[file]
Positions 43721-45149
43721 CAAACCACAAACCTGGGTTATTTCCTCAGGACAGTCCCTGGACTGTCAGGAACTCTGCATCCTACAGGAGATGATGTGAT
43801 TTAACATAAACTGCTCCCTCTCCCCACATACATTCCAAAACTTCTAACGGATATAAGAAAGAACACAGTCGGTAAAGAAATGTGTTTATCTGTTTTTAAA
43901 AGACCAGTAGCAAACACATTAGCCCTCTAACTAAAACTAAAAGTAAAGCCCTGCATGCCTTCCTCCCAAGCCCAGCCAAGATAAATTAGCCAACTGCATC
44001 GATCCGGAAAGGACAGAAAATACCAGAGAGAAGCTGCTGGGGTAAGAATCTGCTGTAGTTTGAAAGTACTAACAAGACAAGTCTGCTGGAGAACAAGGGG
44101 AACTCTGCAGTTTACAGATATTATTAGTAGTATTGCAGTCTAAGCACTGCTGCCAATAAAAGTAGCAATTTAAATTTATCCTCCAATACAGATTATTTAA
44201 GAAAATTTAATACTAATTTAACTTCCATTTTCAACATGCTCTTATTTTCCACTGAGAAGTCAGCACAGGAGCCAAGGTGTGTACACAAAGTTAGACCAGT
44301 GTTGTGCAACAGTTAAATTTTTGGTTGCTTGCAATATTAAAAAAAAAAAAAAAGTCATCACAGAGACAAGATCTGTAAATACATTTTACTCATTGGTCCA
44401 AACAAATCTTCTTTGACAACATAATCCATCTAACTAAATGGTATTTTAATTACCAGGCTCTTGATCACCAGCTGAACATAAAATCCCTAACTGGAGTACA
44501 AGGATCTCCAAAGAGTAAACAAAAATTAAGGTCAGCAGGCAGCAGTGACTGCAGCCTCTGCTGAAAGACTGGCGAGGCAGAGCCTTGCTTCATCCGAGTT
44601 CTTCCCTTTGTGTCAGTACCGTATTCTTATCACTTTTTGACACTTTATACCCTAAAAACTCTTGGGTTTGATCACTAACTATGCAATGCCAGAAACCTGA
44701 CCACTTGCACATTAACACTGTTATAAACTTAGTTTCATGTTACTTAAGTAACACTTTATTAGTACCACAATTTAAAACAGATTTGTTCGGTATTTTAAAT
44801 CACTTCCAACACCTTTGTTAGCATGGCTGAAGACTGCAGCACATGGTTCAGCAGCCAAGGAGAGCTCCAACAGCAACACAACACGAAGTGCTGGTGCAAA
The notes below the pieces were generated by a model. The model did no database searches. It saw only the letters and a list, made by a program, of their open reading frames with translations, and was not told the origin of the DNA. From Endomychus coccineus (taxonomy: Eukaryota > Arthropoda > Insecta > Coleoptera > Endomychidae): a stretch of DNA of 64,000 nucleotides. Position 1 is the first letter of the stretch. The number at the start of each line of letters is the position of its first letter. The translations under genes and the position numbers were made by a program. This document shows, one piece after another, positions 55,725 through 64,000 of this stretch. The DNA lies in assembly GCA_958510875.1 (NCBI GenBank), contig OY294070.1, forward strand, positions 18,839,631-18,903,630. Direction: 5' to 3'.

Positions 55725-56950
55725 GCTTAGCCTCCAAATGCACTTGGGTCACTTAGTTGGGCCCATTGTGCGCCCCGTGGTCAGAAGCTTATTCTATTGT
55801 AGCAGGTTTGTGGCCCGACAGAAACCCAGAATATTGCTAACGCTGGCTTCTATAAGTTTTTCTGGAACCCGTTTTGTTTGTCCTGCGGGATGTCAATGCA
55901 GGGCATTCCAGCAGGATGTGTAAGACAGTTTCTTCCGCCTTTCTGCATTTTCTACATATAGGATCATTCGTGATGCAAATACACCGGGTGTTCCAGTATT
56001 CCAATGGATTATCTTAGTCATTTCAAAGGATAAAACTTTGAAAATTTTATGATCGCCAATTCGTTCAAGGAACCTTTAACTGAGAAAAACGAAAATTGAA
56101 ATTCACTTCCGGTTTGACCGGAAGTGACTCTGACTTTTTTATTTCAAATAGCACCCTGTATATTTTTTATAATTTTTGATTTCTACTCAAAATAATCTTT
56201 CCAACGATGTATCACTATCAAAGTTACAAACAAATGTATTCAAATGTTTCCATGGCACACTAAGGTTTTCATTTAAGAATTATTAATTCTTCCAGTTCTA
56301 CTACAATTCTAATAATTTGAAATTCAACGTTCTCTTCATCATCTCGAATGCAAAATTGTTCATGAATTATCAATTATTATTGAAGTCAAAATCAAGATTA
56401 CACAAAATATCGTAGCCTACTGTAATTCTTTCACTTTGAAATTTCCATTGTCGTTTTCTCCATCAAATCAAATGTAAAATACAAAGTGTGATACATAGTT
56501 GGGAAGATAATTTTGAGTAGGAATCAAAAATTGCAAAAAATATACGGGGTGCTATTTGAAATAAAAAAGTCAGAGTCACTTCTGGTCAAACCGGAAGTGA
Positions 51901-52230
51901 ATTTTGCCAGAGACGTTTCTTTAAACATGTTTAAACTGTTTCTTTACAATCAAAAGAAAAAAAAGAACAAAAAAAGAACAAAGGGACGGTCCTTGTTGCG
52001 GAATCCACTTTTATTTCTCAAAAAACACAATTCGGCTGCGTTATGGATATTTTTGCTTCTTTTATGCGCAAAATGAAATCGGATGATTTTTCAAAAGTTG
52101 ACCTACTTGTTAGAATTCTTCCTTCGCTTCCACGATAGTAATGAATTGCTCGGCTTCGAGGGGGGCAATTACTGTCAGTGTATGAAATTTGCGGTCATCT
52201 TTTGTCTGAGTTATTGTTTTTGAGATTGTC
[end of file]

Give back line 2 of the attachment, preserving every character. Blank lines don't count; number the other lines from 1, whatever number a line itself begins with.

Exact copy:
43721 CAAACCACAAACCTGGGTTATTTCCTCAGGACAGTCCCTGGACTGTCAGGAACTCTGCATCCTACAGGAGATGATGTGAT